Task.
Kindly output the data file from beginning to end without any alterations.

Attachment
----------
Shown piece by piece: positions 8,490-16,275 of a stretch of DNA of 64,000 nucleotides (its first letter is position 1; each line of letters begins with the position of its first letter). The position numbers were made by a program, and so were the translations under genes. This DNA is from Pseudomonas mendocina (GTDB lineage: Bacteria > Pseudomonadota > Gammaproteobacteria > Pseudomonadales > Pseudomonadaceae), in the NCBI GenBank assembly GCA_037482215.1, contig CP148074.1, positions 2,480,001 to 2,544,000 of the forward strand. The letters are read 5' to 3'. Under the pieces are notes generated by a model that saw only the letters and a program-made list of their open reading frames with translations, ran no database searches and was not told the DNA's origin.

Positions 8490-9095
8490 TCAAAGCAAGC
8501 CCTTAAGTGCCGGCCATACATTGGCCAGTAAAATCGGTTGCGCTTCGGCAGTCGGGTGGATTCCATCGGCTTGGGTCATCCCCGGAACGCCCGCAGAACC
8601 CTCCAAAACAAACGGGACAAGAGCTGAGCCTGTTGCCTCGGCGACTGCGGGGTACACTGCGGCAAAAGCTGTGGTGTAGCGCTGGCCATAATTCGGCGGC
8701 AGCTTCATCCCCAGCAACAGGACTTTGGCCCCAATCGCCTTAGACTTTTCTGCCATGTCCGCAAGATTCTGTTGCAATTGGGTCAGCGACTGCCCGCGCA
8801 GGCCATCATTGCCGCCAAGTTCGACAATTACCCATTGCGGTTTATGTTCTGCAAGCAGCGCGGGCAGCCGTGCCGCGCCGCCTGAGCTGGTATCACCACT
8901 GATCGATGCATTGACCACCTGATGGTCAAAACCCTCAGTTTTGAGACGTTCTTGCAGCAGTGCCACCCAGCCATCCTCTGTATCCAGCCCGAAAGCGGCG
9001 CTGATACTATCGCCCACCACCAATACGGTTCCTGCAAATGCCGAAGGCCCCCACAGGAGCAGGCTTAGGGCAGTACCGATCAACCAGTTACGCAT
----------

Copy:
Shown piece by piece: positions 8,490-16,275 of a stretch of DNA of 64,000 nucleotides (its first letter is position 1; each line of letters begins with the position of its first letter). The position numbers were made by a program, and so were the translations under genes. This DNA is from Pseudomonas mendocina (GTDB lineage: Bacteria > Pseudomonadota > Gammaproteobacteria > Pseudomonadales > Pseudomonadaceae), in the NCBI GenBank assembly GCA_037482215.1, contig CP148074.1, positions 2,480,001 to 2,544,000 of the forward strand. The letters are read 5' to 3'. Under the pieces are notes generated by a model that saw only the letters and a program-made list of their open reading frames with translations, ran no database searches and was not told the DNA's origin.

Positions 8490-9095
8490 TCAAAGCAAGC
8501 CCTTAAGTGCCGGCCATACATTGGCCAGTAAAATCGGTTGCGCTTCGGCAGTCGGGTGGATTCCATCGGCTTGGGTCATCCCCGGAACGCCCGCAGAACC
8601 CTCCAAAACAAACGGGACAAGAGCTGAGCCTGTTGCCTCGGCGACTGCGGGGTACACTGCGGCAAAAGCTGTGGTGTAGCGCTGGCCATAATTCGGCGGC
8701 AGCTTCATCCCCAGCAACAGGACTTTGGCCCCAATCGCCTTAGACTTTTCTGCCATGTCCGCAAGATTCTGTTGCAATTGGGTCAGCGACTGCCCGCGCA
8801 GGCCATCATTGCCGCCAAGTTCGACAATTACCCATTGCGGTTTATGTTCTGCAAGCAGCGCGGGCAGCCGTGCCGCGCCGCCTGAGCTGGTATCACCACT
8901 GATCGATGCATTGACCACCTGATGGTCAAAACCCTCAGTTTTGAGACGTTCTTGCAGCAGTGCCACCCAGCCATCCTCTGTATCCAGCCCGAAAGCGGCG
9001 CTGATACTATCGCCCACCACCAATACGGTTCCTGCAAATGCCGAAGGCCCCCACAGGAGCAGGCTTAGGGCAGTACCGATCAACCAGTTACGCAT